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Bell v. Hood
United States Supreme Court
327 U.S. 678 (1946)
Hood and certain other Federal Bureau of Investigation (FBI) agents and police officers (defendants) arrested and imprisoned Bell and others (plaintiffs). The defendants also searched the plaintiffs’ homes, and seized possessions belonging to the plaintiffs. The plaintiffs brought suit against the defendants to recover damages in excess of the then jurisdictional amount for federal question cases. In their complaint, the plaintiffs allege that the court’s jurisdiction is founded upon federal questions arising under the Fourth and Fifth Amendments. The plaintiffs argue that they were arrested and imprisoned in violation of their constitutional right under the Fifth Amendment to be free from deprivation of liberty without due process, and that the defendants’ search of their homes and seizure of their possessions violated their constitutional right to be free from unreasonable searches and seizures under the Fourth Amendment. The court dismissed the case for lack of jurisdiction. The plaintiffs appealed.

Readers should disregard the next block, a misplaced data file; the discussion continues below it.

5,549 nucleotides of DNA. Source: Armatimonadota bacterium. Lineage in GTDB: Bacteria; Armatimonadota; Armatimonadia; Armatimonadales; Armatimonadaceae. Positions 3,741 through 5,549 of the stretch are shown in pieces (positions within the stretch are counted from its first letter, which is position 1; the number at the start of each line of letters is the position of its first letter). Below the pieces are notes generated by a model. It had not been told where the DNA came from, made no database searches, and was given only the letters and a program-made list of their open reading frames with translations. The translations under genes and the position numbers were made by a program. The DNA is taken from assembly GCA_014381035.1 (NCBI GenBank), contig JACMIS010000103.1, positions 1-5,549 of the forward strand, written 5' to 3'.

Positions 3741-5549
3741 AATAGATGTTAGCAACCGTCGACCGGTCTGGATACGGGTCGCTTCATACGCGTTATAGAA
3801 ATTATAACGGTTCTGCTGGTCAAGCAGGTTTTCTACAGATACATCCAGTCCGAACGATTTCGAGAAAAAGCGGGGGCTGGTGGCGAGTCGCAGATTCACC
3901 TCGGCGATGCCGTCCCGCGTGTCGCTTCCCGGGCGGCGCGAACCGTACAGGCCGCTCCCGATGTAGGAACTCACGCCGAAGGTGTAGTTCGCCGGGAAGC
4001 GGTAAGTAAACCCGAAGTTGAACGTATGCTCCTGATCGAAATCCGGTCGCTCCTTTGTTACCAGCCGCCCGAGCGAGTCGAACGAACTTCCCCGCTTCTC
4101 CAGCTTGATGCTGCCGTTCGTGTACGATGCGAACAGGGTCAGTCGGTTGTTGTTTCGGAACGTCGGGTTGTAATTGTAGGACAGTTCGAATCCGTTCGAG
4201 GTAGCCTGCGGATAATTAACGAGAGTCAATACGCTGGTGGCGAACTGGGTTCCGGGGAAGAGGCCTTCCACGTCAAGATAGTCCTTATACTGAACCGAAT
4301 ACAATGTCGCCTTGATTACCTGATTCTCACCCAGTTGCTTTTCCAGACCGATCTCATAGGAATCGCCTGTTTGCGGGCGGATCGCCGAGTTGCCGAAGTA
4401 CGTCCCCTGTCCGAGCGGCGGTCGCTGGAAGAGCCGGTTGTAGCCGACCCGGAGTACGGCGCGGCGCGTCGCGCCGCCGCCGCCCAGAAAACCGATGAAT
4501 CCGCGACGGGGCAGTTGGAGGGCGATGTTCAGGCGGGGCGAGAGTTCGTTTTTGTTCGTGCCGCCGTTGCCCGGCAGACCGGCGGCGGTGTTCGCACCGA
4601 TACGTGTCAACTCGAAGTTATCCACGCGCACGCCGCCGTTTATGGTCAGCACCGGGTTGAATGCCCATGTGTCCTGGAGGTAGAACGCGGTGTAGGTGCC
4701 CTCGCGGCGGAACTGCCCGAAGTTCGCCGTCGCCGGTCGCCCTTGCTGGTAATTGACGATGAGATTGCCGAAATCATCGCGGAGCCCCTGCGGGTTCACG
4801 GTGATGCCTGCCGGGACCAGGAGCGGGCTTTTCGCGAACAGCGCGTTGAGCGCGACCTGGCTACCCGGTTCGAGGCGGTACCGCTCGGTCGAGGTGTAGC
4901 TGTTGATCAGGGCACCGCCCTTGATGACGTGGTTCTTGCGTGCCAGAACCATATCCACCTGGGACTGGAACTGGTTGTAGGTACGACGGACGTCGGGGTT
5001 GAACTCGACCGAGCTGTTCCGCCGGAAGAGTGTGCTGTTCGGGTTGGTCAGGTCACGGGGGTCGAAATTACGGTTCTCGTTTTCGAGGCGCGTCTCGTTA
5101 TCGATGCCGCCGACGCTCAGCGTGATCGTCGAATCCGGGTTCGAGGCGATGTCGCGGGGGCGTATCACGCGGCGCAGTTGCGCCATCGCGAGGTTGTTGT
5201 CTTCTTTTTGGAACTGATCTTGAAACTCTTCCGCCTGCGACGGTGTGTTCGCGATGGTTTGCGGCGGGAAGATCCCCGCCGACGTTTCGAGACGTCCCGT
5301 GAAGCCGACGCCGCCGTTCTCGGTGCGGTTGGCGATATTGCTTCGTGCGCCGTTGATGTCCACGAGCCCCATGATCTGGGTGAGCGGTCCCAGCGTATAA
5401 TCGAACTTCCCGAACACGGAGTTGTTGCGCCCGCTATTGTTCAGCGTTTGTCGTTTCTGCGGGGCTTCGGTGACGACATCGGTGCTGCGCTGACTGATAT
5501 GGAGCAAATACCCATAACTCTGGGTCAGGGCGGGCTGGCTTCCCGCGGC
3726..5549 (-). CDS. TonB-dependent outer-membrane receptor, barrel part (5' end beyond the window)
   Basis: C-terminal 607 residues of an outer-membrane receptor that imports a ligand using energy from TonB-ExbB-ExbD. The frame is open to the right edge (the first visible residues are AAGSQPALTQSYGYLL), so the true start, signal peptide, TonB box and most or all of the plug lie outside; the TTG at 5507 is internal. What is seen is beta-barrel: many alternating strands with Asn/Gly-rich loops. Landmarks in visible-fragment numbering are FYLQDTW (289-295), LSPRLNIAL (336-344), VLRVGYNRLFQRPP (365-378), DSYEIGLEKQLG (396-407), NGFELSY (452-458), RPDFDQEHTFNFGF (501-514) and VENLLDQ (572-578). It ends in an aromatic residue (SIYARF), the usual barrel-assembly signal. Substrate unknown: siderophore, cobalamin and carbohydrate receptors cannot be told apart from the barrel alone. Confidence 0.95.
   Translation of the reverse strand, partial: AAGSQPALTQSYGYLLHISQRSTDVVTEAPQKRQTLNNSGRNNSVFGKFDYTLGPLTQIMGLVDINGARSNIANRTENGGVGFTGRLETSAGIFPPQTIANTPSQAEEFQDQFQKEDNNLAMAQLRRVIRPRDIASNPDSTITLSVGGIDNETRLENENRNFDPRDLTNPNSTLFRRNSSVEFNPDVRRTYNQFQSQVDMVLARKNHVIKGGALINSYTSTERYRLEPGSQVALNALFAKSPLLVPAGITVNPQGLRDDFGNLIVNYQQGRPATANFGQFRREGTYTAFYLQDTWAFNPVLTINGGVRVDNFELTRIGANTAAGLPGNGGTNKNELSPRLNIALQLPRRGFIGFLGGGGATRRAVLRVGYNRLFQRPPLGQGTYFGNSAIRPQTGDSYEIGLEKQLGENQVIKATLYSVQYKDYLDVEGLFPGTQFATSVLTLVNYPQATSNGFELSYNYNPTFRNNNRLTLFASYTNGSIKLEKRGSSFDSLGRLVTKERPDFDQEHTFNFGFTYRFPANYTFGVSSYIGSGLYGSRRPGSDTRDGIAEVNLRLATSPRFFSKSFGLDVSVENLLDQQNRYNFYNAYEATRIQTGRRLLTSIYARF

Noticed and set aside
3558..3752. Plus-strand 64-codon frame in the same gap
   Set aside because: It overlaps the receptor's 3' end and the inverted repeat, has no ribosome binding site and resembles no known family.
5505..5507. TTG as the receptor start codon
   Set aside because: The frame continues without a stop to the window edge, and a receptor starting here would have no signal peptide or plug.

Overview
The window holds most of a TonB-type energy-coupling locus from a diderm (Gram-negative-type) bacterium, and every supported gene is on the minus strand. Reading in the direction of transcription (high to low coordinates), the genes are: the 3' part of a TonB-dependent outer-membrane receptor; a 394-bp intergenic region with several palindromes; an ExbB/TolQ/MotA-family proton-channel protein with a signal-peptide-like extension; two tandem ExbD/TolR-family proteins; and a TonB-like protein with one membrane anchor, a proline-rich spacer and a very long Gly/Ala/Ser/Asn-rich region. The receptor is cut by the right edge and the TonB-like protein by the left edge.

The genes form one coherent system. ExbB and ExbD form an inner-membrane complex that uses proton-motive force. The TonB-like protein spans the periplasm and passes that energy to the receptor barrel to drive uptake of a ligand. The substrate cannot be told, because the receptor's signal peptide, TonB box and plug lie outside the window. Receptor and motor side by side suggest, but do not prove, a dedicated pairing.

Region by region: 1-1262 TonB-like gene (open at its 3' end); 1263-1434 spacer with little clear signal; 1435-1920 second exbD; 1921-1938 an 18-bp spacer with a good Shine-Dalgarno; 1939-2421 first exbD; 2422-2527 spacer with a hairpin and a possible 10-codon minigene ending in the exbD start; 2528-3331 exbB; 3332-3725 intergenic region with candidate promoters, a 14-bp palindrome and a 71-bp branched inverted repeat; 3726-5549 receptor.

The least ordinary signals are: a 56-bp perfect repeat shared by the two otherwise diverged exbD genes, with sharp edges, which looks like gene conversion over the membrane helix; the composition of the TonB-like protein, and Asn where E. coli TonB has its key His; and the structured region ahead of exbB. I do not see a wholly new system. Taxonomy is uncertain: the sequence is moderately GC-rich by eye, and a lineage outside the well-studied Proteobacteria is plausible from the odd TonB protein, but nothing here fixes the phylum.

Rule of Law
Holding and Reasoning (Black, J.)
Dissent (Stone, C.J.)
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